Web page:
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Publication numberUS3882690 A
Publication typeGrant
Publication dateMay 13, 1975
Filing dateSep 28, 1973
Priority dateSep 28, 1973
Publication numberUS 3882690 A, US 3882690A, US-A-3882690, US3882690 A, US3882690A
InventorsDuell Richard J, Honnold Jr Fred V
Original AssigneeCarrier Corp
Export CitationBiBTeX, EndNote, RefMan
External Links: USPTO, USPTO Assignment, Espacenet
Heat exchange assembly
US 3882690 A
Abstract
A heat exchange assembly including a heat transfer coil having a relatively cold heat exchange medium supplied thereto. The coil includes tube sheets provided at each end thereof, each of the tube sheets having at least one tab extending outwardly from the surface. A relatively warm medium is passed in heat transfer relation with the cold heat exchange medium, the warm medium being cooled thereby. A condensate collection pan is disposed below and extends substantially coextensive with the lower surface of the heat transfer coil to permit condensate formed on the surface of the coil to drain into the collection pan. Slots are formed at either end of the collection pan for receiving the tabs extending from the tube sheet to secure the collection pan to the heat transfer coil.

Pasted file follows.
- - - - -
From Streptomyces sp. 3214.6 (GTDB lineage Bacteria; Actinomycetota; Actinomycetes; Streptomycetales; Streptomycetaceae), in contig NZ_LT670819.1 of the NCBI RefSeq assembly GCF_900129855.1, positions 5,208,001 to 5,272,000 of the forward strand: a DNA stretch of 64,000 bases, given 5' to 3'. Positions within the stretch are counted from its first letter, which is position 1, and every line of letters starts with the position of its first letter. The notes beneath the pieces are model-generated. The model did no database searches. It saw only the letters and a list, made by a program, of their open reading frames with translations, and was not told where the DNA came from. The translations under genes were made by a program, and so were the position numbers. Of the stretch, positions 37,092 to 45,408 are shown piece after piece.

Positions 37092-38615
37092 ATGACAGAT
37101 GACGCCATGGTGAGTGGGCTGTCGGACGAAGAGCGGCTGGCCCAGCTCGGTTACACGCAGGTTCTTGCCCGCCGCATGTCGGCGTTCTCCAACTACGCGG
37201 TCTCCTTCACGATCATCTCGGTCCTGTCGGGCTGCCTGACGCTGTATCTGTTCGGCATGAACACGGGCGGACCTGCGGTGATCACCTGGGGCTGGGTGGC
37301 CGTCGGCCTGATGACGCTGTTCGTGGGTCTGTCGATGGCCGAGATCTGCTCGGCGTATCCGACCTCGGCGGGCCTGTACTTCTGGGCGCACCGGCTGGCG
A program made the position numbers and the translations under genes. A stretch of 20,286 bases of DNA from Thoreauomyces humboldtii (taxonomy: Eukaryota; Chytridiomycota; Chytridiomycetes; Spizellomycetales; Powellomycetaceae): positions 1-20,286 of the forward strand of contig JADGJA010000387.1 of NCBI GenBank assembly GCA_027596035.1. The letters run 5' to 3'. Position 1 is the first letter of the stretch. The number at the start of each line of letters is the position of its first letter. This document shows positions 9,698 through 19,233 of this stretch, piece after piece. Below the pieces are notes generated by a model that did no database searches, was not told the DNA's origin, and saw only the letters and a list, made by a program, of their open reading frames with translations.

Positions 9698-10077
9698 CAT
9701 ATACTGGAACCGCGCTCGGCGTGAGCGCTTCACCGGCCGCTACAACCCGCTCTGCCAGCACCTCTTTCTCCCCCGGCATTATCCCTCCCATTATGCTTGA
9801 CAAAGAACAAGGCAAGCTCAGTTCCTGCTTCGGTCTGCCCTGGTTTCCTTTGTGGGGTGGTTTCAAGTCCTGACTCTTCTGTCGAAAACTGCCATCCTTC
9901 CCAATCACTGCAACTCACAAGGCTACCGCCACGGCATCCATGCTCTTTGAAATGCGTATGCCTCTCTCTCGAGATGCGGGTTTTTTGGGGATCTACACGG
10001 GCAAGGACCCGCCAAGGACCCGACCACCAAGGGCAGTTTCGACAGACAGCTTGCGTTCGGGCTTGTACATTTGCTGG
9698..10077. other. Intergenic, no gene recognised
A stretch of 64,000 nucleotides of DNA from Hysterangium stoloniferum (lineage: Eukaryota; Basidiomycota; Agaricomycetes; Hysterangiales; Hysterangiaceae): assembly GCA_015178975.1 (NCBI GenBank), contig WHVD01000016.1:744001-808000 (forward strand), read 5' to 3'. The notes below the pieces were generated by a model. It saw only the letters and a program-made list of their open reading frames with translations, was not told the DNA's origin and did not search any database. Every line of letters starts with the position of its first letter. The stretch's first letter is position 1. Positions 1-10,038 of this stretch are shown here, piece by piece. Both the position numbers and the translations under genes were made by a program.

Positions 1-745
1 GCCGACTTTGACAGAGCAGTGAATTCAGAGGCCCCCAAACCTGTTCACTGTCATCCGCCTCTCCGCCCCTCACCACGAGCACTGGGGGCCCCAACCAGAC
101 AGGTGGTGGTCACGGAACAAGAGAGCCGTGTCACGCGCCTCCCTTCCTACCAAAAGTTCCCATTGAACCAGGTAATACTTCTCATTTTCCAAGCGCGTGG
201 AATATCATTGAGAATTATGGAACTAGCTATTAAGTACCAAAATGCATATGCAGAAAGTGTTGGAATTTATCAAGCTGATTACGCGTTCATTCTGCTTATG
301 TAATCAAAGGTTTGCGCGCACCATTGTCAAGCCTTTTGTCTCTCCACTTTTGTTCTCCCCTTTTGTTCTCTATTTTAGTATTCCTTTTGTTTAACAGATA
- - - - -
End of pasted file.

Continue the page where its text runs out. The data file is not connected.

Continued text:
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Description  (OCR text may contain errors)

United States Patent [1 1 Duell et al.

[4 1 May 13, 1975 HEAT EXCHANGE ASSEMBLY [75] Inventors: Richard J. Duell, Syracuse; Fred V.

Honnold, ,lr., North Syracuse, both of N.Y.

[56] References Cited UNITED STATES PATENTS 2/1923 Raymond .,52/473 4/1935 Gloekler....

2,175,396 10/1939 Hoffman... 1. 62/290 2,210,725 8/1940 Mac Master 62/290 2,728,204 12/1955 Harbers l 62/288 3,200,464 8/1965 Cousins 24/230 SC 3,251,110 5/1966 Hedu 24/230 SC 3,724,233 4/1973 Pugh et al. .1 62/285 Boorman, Jr. 62/298 Misner 62/291 Primary Examiner-Albert W. Davis, Jr.

Assistant ExaminerSheld0n Richter Attorney, Agent, or FirmJ. Raymond Curtin; Barry E. Deutsch [57] ABSTRACT A heat exchange assembly including a heat transfer coil having a relatively cold heat exchange medium supplied thereto. The coil includes tube sheets provided at each end thereof, each of the tube sheets having at least one tab extending outwardly from the surface. A relatively warm medium is passed in heat transfer relation with the cold heat exchange medium, the warm medium being cooled thereby. A condensate collection pan is disposed below and extends substantially coextensive with the lower surface of the heat transfer coil to permit condensate formed on the surface of the coil to drain into the collection pan. Slots are formed at either end of the collection pan for receiving the tabs extending from the tube sheet to secure the collection pan to the heat transfer coil.

6 Claims, 6 Drawing Figures HEAT EXCHANGE ASSEMBLY BACKGROUND OF THE INVENTION The instant invention relates to heat exchange assemblies and in particular, to those assemblies including condensate collection pans provided to receive condensate formed on the surface of the heat exchange coil.